A Paper World: The Collection and Investigation of Plant Materials for Paper Making, c.1830-1914

Lead Research Organisation: Royal Holloway, University of London
Department Name: Geography

Abstract

Innovations in the technology of print and the vast expansion of publishing during the nineteenth century stimulated the global search for new sources of paper. British industrial and scientific interest in paper making was enhanced by official concerns over paper shortage, notably in the 1840s, and a wide variety of natural sources for paper-making (including mulberry, barkcloth, bamboo, eucalyptus, flax, hemp, jute and a variety of grasses) were sought out and experimented with prior to the large-scale mechanisation of papermaking using wood pulp from the 1880s. While the economics of papermaking attracted the attention of industrialists and botanists, there was also a longstanding ethnographic interest in techniques of indigenous papermaking, stimulated by the accounts of travellers and explorers in various parts of the world from the second half of the eighteenth century, especially Asia and the Pacific. This combination of economic and ethnographic interest in paper inspired the assembling of collections of different types of paper, analogous to the better-known collections of indigenous textiles associated with the Cook's Pacific voyages and the textile sample albums circulated by the India Office from the 1860s.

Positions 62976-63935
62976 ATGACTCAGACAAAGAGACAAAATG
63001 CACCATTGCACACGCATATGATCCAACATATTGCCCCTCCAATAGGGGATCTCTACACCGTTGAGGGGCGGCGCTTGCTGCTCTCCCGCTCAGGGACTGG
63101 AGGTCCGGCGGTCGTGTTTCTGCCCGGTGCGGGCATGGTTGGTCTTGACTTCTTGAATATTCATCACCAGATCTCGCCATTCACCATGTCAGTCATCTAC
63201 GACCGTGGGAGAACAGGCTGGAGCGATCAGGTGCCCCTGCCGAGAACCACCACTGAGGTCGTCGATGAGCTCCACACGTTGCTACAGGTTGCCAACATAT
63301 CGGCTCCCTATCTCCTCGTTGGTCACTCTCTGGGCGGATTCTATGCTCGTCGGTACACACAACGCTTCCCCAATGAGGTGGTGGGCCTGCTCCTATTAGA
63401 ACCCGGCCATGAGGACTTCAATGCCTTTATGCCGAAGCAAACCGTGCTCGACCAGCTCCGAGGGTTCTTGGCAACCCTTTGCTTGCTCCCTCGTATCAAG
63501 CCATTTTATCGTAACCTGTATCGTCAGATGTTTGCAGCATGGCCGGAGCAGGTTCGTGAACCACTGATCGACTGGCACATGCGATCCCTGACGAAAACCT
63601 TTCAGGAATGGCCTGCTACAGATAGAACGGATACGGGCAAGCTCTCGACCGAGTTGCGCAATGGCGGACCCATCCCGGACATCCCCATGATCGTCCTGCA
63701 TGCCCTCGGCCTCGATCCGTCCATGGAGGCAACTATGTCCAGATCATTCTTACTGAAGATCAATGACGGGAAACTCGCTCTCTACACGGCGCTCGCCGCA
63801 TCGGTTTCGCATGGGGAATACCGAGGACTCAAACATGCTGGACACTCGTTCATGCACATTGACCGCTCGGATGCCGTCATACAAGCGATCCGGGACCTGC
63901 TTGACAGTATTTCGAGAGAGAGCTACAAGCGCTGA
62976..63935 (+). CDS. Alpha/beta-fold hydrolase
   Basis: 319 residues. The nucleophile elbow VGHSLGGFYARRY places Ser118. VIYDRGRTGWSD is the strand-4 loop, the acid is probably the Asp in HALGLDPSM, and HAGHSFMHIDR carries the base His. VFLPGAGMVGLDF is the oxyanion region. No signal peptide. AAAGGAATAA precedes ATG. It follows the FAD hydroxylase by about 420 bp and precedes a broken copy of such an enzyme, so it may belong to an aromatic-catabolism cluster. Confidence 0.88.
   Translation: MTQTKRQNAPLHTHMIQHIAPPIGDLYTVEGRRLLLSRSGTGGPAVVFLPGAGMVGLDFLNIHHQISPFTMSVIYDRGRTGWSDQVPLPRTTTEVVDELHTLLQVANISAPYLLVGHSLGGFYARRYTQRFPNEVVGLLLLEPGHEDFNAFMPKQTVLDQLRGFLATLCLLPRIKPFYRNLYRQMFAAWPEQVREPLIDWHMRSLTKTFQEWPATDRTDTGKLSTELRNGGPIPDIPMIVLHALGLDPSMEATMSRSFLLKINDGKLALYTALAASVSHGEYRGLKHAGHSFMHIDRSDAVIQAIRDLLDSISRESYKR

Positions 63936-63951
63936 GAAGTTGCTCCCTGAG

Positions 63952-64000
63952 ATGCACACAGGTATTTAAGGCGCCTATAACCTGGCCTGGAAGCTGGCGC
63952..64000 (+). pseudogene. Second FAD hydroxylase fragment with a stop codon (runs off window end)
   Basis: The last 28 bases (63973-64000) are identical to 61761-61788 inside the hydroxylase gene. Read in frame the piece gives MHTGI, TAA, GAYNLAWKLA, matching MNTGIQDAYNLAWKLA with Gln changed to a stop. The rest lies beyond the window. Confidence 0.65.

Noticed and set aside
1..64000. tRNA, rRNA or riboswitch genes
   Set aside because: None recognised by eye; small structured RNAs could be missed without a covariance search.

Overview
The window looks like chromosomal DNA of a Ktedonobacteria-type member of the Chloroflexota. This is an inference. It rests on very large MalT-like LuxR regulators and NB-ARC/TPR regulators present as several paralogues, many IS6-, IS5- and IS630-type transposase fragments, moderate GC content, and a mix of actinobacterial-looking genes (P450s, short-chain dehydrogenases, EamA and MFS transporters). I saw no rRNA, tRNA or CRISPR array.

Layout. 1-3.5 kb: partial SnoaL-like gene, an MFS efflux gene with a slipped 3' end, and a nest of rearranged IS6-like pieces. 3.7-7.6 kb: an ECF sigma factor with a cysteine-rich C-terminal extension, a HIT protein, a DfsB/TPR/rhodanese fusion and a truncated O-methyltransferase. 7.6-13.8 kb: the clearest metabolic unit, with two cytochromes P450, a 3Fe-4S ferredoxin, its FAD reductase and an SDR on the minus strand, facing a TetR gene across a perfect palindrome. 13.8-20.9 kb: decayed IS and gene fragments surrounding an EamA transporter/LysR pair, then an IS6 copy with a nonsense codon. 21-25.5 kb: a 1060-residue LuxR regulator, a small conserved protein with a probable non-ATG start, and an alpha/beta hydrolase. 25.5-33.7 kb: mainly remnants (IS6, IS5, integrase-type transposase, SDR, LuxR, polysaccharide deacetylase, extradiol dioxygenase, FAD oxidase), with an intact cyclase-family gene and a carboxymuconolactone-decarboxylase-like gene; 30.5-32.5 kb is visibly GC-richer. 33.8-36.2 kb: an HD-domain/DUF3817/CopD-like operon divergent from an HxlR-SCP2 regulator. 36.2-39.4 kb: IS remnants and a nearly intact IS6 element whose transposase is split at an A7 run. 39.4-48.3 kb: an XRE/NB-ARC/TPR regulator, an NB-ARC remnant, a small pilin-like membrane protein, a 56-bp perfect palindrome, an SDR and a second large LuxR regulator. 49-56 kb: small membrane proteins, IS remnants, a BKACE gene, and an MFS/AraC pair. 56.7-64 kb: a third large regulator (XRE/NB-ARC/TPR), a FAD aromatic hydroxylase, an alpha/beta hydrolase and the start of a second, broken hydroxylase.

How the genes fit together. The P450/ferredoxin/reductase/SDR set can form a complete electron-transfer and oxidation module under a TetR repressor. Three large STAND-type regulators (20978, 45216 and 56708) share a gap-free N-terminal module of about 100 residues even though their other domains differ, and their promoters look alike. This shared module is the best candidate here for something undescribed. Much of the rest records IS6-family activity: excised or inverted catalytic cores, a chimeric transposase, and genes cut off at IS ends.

The role of paper in the print culture of colonialism has recently become a subject of considerable interest, especially in the context of scholarly attempts to complicate assumptions about the nature of oral and print cultures. Clearly the history of empire-making underpinned the search for new resources, including paper just as much as food staples and minerals. Yet the history of the collection and investigation of alternative sources of paper has yet to be outlined in any depth. This project, drawing on the unrivalled collection of plant materials and manufactured papers in the Economic Botany Collection at Kew, will place paper collecting in its economic and cultural contexts. What is clear from scoping research conducted to date by the co-supervisors is that the range of paper sources investigated by industrialists, botanists and ethnographers was much wider than hitherto acknowledged: and the effort and experimentation involved substantial research programmes in which Kew played an important role. The project will focus mainly on the period between the end of the Napoleonic Wars (and the concomitant stimulus to global trade and exploration) and the advent of modern pulp-based methods of paper manufacture. It will encompass paper collections at Kew and elsewhere, including samples from colonial and non-colonial territories in the Pacific, India, Burma and Japan. It will also require archival investigation into the wealth of archival and print sources in the archives at Kew Gardens, where paper was referred to in this period simultaneously as both an 'economic product' and a 'cultural product'. The project will also require to collections held elsewhere, including India Office collections of paper samples at the British Library and the business records of manufacturers such as Thomas Routledge of Sunderland.